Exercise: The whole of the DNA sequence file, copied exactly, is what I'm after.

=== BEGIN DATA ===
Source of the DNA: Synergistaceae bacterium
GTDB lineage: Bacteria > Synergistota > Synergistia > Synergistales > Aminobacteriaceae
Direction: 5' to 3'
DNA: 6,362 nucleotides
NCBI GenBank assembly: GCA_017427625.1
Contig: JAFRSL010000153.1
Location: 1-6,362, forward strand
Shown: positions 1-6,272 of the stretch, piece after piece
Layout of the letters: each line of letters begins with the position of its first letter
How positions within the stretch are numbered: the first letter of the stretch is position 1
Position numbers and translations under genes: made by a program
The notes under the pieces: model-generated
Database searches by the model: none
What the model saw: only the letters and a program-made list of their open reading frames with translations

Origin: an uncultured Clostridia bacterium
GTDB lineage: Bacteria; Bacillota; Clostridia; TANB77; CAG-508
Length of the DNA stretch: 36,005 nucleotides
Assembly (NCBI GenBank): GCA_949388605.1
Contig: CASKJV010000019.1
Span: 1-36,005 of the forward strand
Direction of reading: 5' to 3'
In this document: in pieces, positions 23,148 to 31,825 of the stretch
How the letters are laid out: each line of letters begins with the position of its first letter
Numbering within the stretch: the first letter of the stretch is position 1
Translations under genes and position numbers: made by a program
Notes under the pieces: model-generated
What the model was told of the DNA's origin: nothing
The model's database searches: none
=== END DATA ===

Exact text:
Source of the DNA: Synergistaceae bacterium
GTDB lineage: Bacteria > Synergistota > Synergistia > Synergistales > Aminobacteriaceae
Direction: 5' to 3'
DNA: 6,362 nucleotides
NCBI GenBank assembly: GCA_017427625.1
Contig: JAFRSL010000153.1
Location: 1-6,362, forward strand
Shown: positions 1-6,272 of the stretch, piece after piece
Layout of the letters: each line of letters begins with the position of its first letter
How positions within the stretch are numbered: the first letter of the stretch is position 1
Position numbers and translations under genes: made by a program
The notes under the pieces: model-generated
Database searches by the model: none
What the model saw: only the letters and a program-made list of their open reading frames with translations

Origin: an uncultured Clostridia bacterium
GTDB lineage: Bacteria; Bacillota; Clostridia; TANB77; CAG-508
Length of the DNA stretch: 36,005 nucleotides
Assembly (NCBI GenBank): GCA_949388605.1
Contig: CASKJV010000019.1
Span: 1-36,005 of the forward strand
Direction of reading: 5' to 3'
In this document: in pieces, positions 23,148 to 31,825 of the stretch
How the letters are laid out: each line of letters begins with the position of its first letter
Numbering within the stretch: the first letter of the stretch is position 1
Translations under genes and position numbers: made by a program
Notes under the pieces: model-generated
What the model was told of the DNA's origin: nothing
The model's database searches: none